A close friend of mine was clearing her mailbox, and found this mail from me sent three years ago. She forwarded it back to me. What goes around comes around. Read on:
Said a blade of grass to an autumn leaf, "You make such a noise falling! You scatter all my winter dreams."
Said the leaf indignant, "Low-born and low-dwelling! Songless, peevish thing! You live not in the upper air and you cannot tell the sound of singing."
Then the autumn leaf lay down upon the earth and slept. And when spring came she waked again -- and she was a blade of grass.
And when it was autumn and her winter sleep was upon her, and above her through all the air the leaves were falling, she muttered to herself, "O these autumn leaves! They make such a noise! They scatter all my winter dreams."
- from K Gibran (Blade of Grass)
Monday, September 13, 2010
Tuesday, September 07, 2010
Homage to Ted Hughes by Reginald Gray.
Held by Bankfield Museum, Yorkshire
This is a Ted Hughes poem about the poet's creative process of how a poem appears on a blank page. I think we had this in Class IX textbooks in school. Does anyone remember?
I imagine this midnight moment's forest:
Something else is alive
Beside the clock's loneliness
And this blank page where my fingers move.
Through the window I see no star:
Something more near
Though deeper within darkness
Is entering the loneliness:
Cold, delicately as the dark snow
A fox's nose touches twing, leaf;
Two eyes serve a movement, that now
And again now, and now, and now
Sets neat prints into the snow
Between trees, and warily a lame
Shadow lags by stump and in hollow
Of a body that is bold to come
Across clearings, an eye,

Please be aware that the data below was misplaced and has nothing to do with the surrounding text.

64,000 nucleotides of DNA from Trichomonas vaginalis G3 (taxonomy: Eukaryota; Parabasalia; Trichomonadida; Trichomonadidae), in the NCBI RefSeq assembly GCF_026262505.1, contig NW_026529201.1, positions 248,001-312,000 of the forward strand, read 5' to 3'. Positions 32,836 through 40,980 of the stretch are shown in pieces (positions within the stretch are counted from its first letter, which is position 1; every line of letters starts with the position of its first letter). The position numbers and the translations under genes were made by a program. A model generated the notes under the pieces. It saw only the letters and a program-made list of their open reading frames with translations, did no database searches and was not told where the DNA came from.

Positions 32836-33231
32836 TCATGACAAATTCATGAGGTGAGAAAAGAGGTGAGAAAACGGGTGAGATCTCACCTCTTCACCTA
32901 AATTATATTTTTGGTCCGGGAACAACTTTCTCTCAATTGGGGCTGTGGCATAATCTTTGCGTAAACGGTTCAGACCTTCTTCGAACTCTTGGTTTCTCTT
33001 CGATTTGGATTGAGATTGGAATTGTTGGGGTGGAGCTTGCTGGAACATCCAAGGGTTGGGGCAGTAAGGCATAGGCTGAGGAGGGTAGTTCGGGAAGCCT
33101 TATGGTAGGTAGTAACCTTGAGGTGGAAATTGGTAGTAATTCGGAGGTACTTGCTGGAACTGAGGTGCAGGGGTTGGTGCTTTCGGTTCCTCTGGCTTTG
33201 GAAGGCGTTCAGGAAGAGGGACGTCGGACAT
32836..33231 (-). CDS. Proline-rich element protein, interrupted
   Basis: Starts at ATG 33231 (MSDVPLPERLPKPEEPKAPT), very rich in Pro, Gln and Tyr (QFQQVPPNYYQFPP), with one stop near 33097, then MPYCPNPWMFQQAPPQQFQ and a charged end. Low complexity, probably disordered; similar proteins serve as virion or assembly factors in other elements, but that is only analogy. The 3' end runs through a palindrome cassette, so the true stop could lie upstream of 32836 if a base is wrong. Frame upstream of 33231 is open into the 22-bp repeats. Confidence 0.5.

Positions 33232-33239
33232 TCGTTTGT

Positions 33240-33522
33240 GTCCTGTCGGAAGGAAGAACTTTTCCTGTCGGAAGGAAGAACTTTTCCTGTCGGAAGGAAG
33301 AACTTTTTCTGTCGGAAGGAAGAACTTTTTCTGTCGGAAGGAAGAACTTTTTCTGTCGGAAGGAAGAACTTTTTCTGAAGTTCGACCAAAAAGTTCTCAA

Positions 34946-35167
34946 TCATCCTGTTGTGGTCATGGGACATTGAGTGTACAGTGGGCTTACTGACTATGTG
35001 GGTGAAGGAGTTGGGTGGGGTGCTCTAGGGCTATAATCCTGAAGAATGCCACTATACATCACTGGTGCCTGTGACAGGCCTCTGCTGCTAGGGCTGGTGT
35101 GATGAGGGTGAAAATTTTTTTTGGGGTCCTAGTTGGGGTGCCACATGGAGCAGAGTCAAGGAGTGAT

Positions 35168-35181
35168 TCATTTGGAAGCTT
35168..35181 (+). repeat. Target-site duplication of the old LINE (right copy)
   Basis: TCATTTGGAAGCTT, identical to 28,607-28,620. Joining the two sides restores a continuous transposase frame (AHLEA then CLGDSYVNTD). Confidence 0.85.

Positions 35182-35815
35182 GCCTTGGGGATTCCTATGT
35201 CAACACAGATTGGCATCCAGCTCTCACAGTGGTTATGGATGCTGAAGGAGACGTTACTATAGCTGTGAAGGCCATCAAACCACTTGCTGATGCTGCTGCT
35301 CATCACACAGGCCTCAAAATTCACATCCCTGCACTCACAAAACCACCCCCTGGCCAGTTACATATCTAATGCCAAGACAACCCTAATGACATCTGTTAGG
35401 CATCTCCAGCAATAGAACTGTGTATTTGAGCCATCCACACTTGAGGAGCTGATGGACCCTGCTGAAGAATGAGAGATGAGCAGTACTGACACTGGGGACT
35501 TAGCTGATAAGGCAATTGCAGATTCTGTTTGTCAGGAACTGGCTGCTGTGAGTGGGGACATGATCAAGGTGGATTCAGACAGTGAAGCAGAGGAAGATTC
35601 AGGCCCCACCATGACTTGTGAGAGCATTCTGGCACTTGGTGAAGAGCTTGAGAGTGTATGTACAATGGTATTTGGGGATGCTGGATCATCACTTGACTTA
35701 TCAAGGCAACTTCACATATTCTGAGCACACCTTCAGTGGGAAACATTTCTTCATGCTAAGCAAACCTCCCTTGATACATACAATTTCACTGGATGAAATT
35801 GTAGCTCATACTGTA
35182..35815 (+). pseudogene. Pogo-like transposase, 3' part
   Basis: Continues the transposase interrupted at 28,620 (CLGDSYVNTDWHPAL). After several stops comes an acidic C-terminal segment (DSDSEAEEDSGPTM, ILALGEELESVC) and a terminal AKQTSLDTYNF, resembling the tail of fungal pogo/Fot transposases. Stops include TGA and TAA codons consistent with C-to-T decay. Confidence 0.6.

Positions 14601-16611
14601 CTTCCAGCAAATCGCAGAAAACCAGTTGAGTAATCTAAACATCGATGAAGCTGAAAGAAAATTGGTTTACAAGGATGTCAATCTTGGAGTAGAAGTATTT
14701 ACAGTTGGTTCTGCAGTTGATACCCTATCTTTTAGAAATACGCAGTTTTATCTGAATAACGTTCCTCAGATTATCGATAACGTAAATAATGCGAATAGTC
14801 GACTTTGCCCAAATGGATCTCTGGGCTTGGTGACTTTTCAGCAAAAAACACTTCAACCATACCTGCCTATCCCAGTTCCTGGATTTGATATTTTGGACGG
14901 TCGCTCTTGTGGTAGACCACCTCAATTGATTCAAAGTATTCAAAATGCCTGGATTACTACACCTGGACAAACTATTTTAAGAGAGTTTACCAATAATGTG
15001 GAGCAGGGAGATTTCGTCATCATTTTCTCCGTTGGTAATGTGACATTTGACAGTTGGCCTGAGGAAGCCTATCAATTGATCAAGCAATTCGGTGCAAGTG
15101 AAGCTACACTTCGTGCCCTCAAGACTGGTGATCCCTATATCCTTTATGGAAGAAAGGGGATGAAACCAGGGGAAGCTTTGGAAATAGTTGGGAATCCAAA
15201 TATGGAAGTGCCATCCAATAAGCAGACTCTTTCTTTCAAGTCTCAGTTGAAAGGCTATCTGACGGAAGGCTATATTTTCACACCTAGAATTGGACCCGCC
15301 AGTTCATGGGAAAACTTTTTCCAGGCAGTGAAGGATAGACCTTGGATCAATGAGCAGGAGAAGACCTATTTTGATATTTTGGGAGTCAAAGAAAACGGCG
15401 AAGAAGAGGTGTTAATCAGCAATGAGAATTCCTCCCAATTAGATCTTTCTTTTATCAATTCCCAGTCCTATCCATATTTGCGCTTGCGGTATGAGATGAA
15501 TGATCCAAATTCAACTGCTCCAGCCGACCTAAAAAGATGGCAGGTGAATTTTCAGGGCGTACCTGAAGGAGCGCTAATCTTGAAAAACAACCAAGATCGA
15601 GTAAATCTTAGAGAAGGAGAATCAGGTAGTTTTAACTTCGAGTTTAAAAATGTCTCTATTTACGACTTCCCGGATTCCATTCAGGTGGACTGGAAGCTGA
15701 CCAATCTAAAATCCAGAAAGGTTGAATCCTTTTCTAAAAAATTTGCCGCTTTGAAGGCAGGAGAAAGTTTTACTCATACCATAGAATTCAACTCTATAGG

A widening deepening greenness,
Coming about its own business
Till, with a sudden sharp hot stink of fox
It enters the dark hole of the head.
The window is starless still; the clock ticks,
The page is printed.
Saturday, September 04, 2010
Photo copyright: Greg Semendinger/NYPD/ABC/AP
Every visit to the Time magazine's photo section always reveals something interesting to see.
Months before he retired, photography enthusiast and New York Police Department detective Greg Semendinger shot dramatic images of 9/11 while the two towers were going down from a helicopter. He was airborne minutes after the towers were hit and shot this great photographic record. Check this Time Magazine gallery to see 9/11 from the sky.
He shot 240 images which were part of a photographic project undertaken by the US-government run National Institute of Standards and Technology, which probed the physical destruction of the World Trade Centre towers. The NIST had collected over 2700 pictures from amateurs and professionals as part of its project. They remained out of the public domain till ABC News got to know about the photographic project, and used the Freedom of Information Act to get them released in Feb 2010.
Also check Semendinger interview recalling the moments when he shot these pictures.
While Semendinger was shooting from the sky, two photo journalists James Nachtwey and Steve McCurry were shooting the collapse of the towers from the ground. You could see Nachtwey's images on his website. He actually went inside the towers before they collapsed. They were first published by Time magazine.